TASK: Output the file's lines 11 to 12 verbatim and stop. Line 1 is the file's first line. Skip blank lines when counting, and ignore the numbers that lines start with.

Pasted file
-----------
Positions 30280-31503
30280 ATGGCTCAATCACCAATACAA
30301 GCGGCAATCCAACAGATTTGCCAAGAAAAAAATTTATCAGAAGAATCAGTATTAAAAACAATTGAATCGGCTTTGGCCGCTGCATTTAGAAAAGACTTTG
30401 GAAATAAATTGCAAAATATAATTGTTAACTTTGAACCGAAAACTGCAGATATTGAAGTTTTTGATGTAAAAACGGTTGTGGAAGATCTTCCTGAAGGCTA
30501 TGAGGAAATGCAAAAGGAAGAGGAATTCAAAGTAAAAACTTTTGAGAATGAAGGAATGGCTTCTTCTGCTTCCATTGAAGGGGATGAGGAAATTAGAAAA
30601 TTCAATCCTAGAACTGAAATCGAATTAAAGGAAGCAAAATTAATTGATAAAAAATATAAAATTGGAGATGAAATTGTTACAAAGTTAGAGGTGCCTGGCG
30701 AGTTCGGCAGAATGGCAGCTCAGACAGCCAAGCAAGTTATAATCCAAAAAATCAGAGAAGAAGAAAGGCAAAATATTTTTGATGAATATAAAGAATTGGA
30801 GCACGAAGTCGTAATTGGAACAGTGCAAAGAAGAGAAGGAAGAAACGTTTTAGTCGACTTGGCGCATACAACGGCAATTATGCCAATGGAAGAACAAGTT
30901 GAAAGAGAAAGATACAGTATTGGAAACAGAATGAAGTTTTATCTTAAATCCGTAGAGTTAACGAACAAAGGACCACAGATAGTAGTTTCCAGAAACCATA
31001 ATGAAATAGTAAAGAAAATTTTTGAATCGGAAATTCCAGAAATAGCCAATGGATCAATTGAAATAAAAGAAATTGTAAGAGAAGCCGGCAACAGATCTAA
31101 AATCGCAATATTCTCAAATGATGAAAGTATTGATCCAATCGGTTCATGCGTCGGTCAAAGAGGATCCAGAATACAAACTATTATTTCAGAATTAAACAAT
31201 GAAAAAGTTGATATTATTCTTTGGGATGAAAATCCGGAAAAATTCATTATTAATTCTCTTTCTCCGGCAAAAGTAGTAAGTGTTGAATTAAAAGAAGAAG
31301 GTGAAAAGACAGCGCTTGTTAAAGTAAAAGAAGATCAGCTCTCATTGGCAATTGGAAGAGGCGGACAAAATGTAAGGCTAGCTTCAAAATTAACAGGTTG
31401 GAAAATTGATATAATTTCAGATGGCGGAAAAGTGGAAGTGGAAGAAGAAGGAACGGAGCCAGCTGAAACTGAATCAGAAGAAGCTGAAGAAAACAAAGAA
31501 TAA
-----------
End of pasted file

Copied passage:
31101 AATCGCAATATTCTCAAATGATGAAAGTATTGATCCAATCGGTTCATGCGTCGGTCAAAGAGGATCCAGAATACAAACTATTATTTCAGAATTAAACAAT
31201 GAAAAAGTTGATATTATTCTTTGGGATGAAAATCCGGAAAAATTCATTATTAATTCTCTTTCTCCGGCAAAAGTAGTAAGTGTTGAATTAAAAGAAGAAG